New Zealand rowing great Simon Dickie has passed away suddenly at the age of 66. Dickie was a cox who won three Olympic medals; part of a rare group of New Zealanders to accomplish that feat.His first medal came in 1968 in Mexico City at just 17 years of age, winning gold as part of the coxed four, before famously winning gold at the 1972 Olympics in Munch with the New Zealand eight. He then came out of retirement to win his third Olympic medal; claiming bronze with the eight at the 1976 Montreal Games. Athol Earl, a teammate of Dickie's in the medal-winning eight in 1972 and 1976, remembered Dickie as a "larger than life personality."
Simon was also successful in other outdoor adventures. In 1972 Simon formed his own company, Simon Dickie Adventures. Initially the company was based around fishing. Later Simon developed and subsequently sold what is now regarded as New Zealand's top fishing lodge, Poronui Ranch.
Memories by Mike McClelland
My own memories of time spent with Simon are vivid and unique. I first made contact with Simon in 1984 after reading an article in Field & Stream about fishing in New Zealand with a guide named Simon Dickie. As a result of the article I contacted Simon and arranged for a friend to join me in flying to New Zealand to sample it’s world famous fishing. The fishing and country did not disappoint.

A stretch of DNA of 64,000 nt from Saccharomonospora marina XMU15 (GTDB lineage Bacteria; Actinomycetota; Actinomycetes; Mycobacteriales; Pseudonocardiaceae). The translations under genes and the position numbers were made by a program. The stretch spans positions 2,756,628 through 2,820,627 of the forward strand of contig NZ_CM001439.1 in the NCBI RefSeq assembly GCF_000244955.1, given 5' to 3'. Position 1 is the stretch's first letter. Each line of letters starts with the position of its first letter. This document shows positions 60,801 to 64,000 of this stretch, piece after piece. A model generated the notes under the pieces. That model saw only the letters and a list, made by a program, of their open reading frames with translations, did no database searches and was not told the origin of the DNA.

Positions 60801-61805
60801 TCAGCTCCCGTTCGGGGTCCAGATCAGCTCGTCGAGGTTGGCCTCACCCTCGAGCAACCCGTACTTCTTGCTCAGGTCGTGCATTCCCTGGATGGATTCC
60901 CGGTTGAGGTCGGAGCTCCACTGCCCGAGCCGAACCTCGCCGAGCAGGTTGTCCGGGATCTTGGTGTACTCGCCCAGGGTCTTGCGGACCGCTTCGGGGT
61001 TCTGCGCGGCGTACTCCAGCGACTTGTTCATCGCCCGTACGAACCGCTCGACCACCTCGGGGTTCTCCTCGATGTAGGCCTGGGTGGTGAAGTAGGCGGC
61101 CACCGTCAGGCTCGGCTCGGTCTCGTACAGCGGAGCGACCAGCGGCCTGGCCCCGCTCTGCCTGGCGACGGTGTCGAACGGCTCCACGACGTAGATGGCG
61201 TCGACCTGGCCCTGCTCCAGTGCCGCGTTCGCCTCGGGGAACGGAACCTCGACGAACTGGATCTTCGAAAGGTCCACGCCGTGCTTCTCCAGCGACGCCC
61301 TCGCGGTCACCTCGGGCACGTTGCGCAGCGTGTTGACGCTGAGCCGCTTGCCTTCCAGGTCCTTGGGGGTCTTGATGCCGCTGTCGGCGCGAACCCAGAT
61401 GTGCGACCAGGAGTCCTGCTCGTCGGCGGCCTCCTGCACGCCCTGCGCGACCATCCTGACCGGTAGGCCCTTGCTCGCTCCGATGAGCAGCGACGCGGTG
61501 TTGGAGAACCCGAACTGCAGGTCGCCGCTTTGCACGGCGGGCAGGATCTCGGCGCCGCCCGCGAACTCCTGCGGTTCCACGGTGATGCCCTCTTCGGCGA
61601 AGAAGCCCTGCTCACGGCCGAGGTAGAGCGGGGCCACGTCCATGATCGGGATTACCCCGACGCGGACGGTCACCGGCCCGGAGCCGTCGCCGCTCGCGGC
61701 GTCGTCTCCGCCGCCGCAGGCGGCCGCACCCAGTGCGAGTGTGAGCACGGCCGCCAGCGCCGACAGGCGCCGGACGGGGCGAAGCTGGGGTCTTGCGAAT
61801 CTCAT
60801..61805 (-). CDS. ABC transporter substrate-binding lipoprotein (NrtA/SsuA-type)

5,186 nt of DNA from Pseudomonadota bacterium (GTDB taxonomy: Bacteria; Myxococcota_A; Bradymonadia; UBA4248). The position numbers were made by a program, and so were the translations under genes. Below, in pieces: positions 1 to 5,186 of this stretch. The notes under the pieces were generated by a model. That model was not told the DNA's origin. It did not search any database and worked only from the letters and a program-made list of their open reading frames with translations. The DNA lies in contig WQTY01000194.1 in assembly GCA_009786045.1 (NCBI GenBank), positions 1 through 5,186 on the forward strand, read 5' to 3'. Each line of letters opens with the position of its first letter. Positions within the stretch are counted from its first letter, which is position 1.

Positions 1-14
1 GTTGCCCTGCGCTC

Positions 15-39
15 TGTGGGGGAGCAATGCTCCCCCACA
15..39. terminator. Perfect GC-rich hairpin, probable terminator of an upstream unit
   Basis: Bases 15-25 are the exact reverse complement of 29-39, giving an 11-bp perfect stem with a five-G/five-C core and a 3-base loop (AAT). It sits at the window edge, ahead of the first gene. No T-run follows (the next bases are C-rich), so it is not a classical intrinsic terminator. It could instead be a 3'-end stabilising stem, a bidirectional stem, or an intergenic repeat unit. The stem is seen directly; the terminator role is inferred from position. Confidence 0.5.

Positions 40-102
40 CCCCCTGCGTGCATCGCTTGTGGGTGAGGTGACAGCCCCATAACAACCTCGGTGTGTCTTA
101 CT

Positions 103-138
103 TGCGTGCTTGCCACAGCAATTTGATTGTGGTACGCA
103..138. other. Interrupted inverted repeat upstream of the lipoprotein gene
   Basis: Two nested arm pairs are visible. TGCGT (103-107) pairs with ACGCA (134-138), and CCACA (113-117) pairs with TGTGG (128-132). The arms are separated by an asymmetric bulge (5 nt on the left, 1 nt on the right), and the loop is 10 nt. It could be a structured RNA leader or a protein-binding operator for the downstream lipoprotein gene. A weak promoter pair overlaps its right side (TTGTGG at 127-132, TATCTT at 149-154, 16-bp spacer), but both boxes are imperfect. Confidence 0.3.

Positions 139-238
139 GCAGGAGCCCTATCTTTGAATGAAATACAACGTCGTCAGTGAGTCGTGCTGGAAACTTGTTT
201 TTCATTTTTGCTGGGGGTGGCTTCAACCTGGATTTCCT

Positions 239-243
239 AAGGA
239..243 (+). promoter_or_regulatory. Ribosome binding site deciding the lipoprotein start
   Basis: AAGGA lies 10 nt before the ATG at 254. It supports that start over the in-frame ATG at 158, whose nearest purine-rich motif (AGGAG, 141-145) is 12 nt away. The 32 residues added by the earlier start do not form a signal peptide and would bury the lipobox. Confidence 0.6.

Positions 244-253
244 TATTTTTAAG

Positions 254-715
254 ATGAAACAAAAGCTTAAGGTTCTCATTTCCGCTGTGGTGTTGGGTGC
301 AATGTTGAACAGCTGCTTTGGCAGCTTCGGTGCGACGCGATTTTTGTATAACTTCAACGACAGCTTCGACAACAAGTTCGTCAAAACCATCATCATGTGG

In 1990 I changed the focus of a travel agency that I had owned since 1981 to concentrate on fly fishing in New Zealand –hence the name The Best of New Zealand Fly Fishing. Simon was instrumental in promoting NZ fishing in the early days. We worked together to bring 18 New Zealand fishing lodge owners and guides to an early Fly Tackle Dealer Show in Denver to promote fly fishing in New Zealand.
We booked a significant number of clients in the early days of Poronui when it was generously described as “rustic”. One of our clients purchased the ranch and upgraded the facilities to the current 5 Star Standard. We still book a significant number of clients at Poronui.
After the sale of Poronui, Simon stayed on to help manage the lodge while the new owner relocated and built the present lodge and extensive facilities.
Simon next turned his attention to growing Kiwi fruit and became one of New Zealand’s largest growers; raising pheasants and conducting driven shoots; and taking wing shooting groups to Scotland and Argentina. For the past ten years Simon also continued to guide a limited number of clients exclusively for The Best of New Zealand Fly Fishing.
Over the years Simon and I enjoyed getting together on a number of occasions –including enjoying crawfish (NZ lobster) caught by Simon at his beach cottage in Ocean Beach; and attending special meals together at the Hawkes Bay Food & Wine Festival. Simon also visited my home where he eagerly inspected my wine cellar and sampled some of the best vintages. He more than reciprocated when my wife, Nancy, and I were next at Simon’s house in Taupo.
There were two outings with Simon that are particularly memorable.